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New flag for CSS Regions in Chrome Canary

Update (7/15/13): The name of the Chrome runtime flag that needs to be enabled to access these features has been changed from “Enable experimental WebKit features” to “Enable experimental Web Platform features”.

This week the flags for a number of experimental features were rolled up under a single Chrome flag. The change has already made its way to Chrome Canary builds.

To enable CSS Regions in Canary, you now need to turn on the “Enable experimental Web Platform features” in chrome://flags.

Enabling Web Platform features

If you’re unfamiliar with Chrome flags, check out Christian’s excellent video and post.

As a bonus, when you turn on this flag, you also get CSS Variables, Shadow DOM, and more. Happy hacking!

One Comment

  1. September 18, 2012 at 7:25 pm, Jon said:

    Hmpf. This hardly seems a change for the better. Isn’t the point of these flags to let developers enable things and try them out before they are fully developed? How exactly are they supposed to do that when the description of the flag obfuscates what features are being turned on or off? What if they want to test one feature but not another? Hell, why not just have a single flag for everything, saying “Enable crazy experiments!” That way developers can feel the exhilaration of turning everything on or off without any clue what to expect whatsoever.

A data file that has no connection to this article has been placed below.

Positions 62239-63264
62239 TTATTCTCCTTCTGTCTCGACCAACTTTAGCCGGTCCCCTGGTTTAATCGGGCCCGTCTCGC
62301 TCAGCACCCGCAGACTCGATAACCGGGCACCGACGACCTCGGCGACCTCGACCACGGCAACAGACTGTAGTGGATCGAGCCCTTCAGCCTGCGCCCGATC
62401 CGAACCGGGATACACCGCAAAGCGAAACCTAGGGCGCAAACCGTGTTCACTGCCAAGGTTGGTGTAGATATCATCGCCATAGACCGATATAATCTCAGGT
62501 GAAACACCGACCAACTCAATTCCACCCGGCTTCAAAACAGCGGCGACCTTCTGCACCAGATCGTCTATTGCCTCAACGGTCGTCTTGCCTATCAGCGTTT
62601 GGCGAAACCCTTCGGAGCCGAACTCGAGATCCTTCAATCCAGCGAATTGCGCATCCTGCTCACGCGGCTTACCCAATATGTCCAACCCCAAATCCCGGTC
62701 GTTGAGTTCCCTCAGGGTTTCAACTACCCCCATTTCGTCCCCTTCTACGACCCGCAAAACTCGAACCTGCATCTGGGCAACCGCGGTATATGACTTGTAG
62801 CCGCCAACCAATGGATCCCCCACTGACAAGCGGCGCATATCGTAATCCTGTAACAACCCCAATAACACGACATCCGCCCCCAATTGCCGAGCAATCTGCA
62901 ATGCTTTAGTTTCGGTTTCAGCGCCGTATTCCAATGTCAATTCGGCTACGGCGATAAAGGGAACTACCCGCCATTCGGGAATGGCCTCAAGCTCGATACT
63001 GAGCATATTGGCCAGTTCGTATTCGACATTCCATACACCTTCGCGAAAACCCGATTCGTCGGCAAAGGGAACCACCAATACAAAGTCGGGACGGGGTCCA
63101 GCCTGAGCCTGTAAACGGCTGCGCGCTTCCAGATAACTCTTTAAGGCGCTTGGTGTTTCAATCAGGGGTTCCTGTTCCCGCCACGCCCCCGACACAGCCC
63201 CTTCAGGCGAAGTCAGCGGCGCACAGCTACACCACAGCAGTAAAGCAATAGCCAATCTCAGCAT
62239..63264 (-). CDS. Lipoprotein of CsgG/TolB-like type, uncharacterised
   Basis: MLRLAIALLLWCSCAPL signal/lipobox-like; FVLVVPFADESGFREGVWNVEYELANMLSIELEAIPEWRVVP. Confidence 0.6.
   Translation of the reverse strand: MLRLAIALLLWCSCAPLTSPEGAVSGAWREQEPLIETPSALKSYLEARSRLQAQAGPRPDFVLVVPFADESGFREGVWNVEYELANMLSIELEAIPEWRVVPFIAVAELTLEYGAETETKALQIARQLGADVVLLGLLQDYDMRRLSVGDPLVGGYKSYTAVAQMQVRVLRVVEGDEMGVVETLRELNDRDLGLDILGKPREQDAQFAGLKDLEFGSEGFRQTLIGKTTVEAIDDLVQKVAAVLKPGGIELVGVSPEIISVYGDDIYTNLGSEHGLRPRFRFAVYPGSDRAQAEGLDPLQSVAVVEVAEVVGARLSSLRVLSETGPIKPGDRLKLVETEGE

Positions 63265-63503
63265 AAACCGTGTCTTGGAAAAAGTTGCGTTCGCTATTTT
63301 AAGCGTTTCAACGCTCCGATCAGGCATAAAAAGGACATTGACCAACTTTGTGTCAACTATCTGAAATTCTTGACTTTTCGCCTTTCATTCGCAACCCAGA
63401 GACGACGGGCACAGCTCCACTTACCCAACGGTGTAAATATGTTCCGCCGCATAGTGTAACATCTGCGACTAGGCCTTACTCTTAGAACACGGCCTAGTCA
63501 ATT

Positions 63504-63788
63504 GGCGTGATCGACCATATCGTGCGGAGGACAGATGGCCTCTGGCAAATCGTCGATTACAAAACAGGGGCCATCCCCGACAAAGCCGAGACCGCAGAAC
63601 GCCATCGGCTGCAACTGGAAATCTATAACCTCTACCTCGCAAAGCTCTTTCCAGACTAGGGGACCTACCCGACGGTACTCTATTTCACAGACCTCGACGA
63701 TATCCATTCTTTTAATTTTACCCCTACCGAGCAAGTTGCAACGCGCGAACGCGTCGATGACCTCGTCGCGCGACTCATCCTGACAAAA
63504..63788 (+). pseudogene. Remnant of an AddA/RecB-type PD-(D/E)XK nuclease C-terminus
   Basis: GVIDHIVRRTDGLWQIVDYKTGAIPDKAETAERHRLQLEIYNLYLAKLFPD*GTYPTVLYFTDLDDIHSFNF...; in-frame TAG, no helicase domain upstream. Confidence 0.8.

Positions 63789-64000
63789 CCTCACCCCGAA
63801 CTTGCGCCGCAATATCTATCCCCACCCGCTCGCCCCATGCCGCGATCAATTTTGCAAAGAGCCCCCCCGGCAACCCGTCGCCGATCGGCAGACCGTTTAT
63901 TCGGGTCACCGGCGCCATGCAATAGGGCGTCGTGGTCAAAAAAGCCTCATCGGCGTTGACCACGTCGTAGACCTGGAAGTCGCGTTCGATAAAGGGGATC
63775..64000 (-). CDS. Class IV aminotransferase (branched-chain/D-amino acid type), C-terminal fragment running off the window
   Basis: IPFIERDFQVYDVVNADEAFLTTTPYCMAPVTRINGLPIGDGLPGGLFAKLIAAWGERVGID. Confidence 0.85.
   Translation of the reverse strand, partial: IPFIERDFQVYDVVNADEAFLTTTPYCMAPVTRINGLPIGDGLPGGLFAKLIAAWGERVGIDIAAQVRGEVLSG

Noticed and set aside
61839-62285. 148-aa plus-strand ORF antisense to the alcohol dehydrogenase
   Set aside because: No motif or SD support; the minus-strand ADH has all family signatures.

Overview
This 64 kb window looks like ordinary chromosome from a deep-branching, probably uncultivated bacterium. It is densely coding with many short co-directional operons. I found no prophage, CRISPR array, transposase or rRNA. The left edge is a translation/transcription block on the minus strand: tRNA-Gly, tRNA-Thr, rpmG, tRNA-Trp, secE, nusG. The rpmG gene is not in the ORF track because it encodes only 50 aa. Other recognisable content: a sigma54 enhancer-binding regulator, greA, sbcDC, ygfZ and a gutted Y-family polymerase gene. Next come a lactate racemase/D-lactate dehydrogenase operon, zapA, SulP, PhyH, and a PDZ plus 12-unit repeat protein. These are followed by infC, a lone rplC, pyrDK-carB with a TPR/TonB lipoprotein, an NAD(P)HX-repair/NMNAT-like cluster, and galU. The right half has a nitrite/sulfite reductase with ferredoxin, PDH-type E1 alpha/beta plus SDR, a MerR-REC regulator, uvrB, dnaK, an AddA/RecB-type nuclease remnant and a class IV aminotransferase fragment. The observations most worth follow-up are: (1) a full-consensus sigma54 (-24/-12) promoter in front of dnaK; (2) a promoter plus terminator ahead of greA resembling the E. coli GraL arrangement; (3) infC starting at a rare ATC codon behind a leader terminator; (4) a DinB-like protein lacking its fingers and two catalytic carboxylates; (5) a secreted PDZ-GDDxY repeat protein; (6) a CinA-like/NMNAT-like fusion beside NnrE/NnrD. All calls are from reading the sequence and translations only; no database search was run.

Furthermore, it’s inconsistent, as there are still plenty of other flags that represent experimental Webkit features, like CSS Shaders, Web Audio Input, Media Source API, Pointer Lock, Speech API, and Fixed Position Stacking Contexts. If they’re lumping disparate features under a single flag, why not lump these along with them?

    What’s really needed is for the Chrome/Chromium developers to show some discipline and clean out some of the 75 flags, some of which have been hanging around for years. It shows an astonishingly lack of faith in their own engineering that they have about two-dozen flags to disable various parts of their accelerated rendering stack. Other flags appear to be UI experiments that should either be committed to, or dropped, not perpetually retained as flags. Others, like the FPS meter aren’t “experiments” at all, they’re just developer features, and should be made part of the developer tools.